Most Guys, however, want to jump in to the ‘sexy’ stuff: ICU, ER, Flight Nurse, etc. as quickly as possible and most do not care to work a mundane med/surg floor. Some do the minimum amount of clinical time required in order to jump in to anesthesia school or some other big dollar specialty. What is scary is that they can find themselves out in some remote surgery ‘center’ without the experience and knowledge to back up their level of responsibility. And most surgeons do NOT know anesthesia well enough to get them out of trouble. When things go bad, they go REALLY bad very quickly.
    (As a patient who had 4 knee surgeries in 4 years, I do not want anyone but the very best board-certified Anesthesiologist on my case!)
    I am also one of the ‘over-50’, highly experienced, with a CCRN and a BSN who cannot get ‘in’ due to age discrimination and current hiring practices.

  6. Belasko RN

    I think that this article has over simplified the issue by presenting one aspect of a more complex formula for a good specialty nurse. Yes, I completely agree that it takes a certain personality and the desire to put in the time and effort to learn the job as well as the “cojones” to do it. However making a good ICU nurse is more than just desire and personality. It would be very easy to say that people that try this area and don’t succeed at it didn’t have the desire to do it, learn it or the personality since most will go into another area and most likely won’t try again. I base this on several nurses that have started in our ICU (both experienced and new grads) and of those only two have tried it again. At least in the same ICU. In both cases those two were solid ICU nurses the second time around, where the first time they severely struggled. I have also seen new grads that came in. Got 3 months orientation to the ICU w/ the best preceptors we had to offer and they have become some of the best nurses I know. But I’ve also seen nurses with 6 months to >5 years experience come in, get the standard 6 week orientation with the same preceptors and fail.

    This idea that you can and should jump right into your specialty of choice just because you want to is too easy. I would suggest that you need to analyze it carefully. Maybe start on a med/surg or tele floor with the intent and plan to move into your specialty when you have learned how to quickly connect an ambu back to O2, push epi in an IV port without stabbing yourself, and how to prime blood tubing properly. Because no matter what school you go to, you probably didn’t remember everything they taught you, and afterwards you realize how much they didn’t teach you. I know that was my experience.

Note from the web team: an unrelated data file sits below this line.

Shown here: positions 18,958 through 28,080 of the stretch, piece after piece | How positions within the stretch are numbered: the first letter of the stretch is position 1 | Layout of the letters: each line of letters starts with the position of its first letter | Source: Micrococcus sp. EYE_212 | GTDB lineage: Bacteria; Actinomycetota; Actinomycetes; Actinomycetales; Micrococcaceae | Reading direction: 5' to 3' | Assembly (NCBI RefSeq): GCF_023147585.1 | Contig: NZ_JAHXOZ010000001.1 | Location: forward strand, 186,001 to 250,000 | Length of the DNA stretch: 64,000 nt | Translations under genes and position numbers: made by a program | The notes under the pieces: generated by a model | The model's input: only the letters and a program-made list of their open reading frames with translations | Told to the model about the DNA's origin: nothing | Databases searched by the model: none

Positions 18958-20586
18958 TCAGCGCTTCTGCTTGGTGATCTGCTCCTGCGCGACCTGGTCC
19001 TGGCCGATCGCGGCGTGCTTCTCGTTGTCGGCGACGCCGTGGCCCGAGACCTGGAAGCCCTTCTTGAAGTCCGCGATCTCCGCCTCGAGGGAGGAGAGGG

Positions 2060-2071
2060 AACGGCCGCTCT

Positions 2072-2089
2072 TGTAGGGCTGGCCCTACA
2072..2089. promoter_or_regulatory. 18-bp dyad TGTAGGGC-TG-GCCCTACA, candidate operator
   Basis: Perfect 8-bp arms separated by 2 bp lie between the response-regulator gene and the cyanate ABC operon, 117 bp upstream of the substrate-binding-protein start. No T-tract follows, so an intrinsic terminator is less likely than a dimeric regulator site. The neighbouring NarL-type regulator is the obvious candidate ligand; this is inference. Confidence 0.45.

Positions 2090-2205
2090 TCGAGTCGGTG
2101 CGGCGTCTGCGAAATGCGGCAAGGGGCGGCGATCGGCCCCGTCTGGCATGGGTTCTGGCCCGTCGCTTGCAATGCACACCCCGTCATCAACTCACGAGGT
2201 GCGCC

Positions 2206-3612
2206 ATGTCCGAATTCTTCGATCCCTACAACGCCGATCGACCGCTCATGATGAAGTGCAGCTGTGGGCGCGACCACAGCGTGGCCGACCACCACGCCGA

7. breehat

    It took me such a long time to get a job because every employer or agency I go to look for experience when I was just a freshly-licensed new graduate. I had done volunteering jobs without pay, and a lot of them don’t count them as experience. I was on the point of desperation because Nursing is a Catch-22 world….they need “experienced nurses but they don’t want to give experience.” And even with my home care experience, employers don’t want it because they think it’s not experience. Even though I am a very dedicated, hardworking willing -to-go-the-extra-mile , smart nurse,they don’t like to hire me SIMPLY because I have no experience and it’s terribly frustrating that their ignorance and narrow-mindedness in setting their limitations could also hurt them. The only way I got my job is I constantly updated my skills through certifications and largely because of my “connection”–friends who hold high positions in the administration of facilities. I think that’s the only way to go—social connections…otherwise, you’ll end up not having a job for years even though you’re the brightest, most hardworking, and pleasantly compassionate nurse ever existed.

  8. partsgirl0991

    In school, we had clinical rotations through each department. I love that model, because I found out right away that I hated OB and Med/Surg. I fell in love with CCU. I knew that’s where I belonged. The hospital that hired me is a level 2 trauma center, with a 48- bed CCU. I went through 16 weeks of extensive classroom training and hands-on training with various preceptors. Now, I am “on my own” but I shadow the same schedule as my mentor for two more months, so that if I have questions I know I have a dedicated go-to person. Even that’s not entirely necessary, because 98 percent of the nurses I work with are happy to help and teach me. Even the intensivists and neurologists are happy to spend 10-15 minutes teaching me concepts that are new to me. They’ve all helped make my dream job a reality and I know I will continue to grow.

  9. 8743

    Sorry, I think it’s just another way for colleges to make more money, as far as requiring a BSN to be hireable as an RN. I’m all for furthering your education but I’m 56, have been a nurse for 21 years, and am looking forward to slowing down and retirement. I have no interest in going back to school, unless it was in a different field. In another 10. Years they will start requiring a masters degree. When does it stop. I believe sometimes requiring more years of education discourages many people from entering many careers.